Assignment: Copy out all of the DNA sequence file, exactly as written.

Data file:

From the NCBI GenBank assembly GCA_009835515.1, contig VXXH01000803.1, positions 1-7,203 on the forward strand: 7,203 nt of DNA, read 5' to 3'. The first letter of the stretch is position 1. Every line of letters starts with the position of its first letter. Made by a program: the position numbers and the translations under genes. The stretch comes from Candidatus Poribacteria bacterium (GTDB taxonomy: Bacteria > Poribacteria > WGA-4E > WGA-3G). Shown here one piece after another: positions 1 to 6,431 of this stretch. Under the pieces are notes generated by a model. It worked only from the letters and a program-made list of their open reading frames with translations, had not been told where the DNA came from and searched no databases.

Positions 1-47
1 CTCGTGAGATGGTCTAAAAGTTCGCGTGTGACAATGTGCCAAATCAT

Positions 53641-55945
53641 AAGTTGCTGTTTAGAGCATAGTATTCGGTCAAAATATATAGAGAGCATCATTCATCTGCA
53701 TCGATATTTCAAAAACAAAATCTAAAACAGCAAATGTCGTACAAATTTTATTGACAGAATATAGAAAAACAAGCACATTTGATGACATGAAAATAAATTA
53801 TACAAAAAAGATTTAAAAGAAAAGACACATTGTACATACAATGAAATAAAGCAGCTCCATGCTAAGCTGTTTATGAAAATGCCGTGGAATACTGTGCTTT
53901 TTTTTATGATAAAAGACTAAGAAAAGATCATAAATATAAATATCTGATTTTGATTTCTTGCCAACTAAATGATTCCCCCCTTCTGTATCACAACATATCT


From the NCBI GenBank assembly GCA_009835515.1, contig VXXH01000803.1, positions 1-7,203 on the forward strand: 7,203 nt of DNA, read 5' to 3'. The first letter of the stretch is position 1. Every line of letters starts with the position of its first letter. Made by a program: the position numbers and the translations under genes. The stretch comes from Candidatus Poribacteria bacterium (GTDB taxonomy: Bacteria > Poribacteria > WGA-4E > WGA-3G). Shown here one piece after another: positions 1 to 6,431 of this stretch. Under the pieces are notes generated by a model. It worked only from the letters and a program-made list of their open reading frames with translations, had not been told where the DNA came from and searched no databases.

Positions 1-47
1 CTCGTGAGATGGTCTAAAAGTTCGCGTGTGACAATGTGCCAAATCAT

Positions 53641-55945
53641 AAGTTGCTGTTTAGAGCATAGTATTCGGTCAAAATATATAGAGAGCATCATTCATCTGCA
53701 TCGATATTTCAAAAACAAAATCTAAAACAGCAAATGTCGTACAAATTTTATTGACAGAATATAGAAAAACAAGCACATTTGATGACATGAAAATAAATTA
53801 TACAAAAAAGATTTAAAAGAAAAGACACATTGTACATACAATGAAATAAAGCAGCTCCATGCTAAGCTGTTTATGAAAATGCCGTGGAATACTGTGCTTT
53901 TTTTTATGATAAAAGACTAAGAAAAGATCATAAATATAAATATCTGATTTTGATTTCTTGCCAACTAAATGATTCCCCCCTTCTGTATCACAACATATCT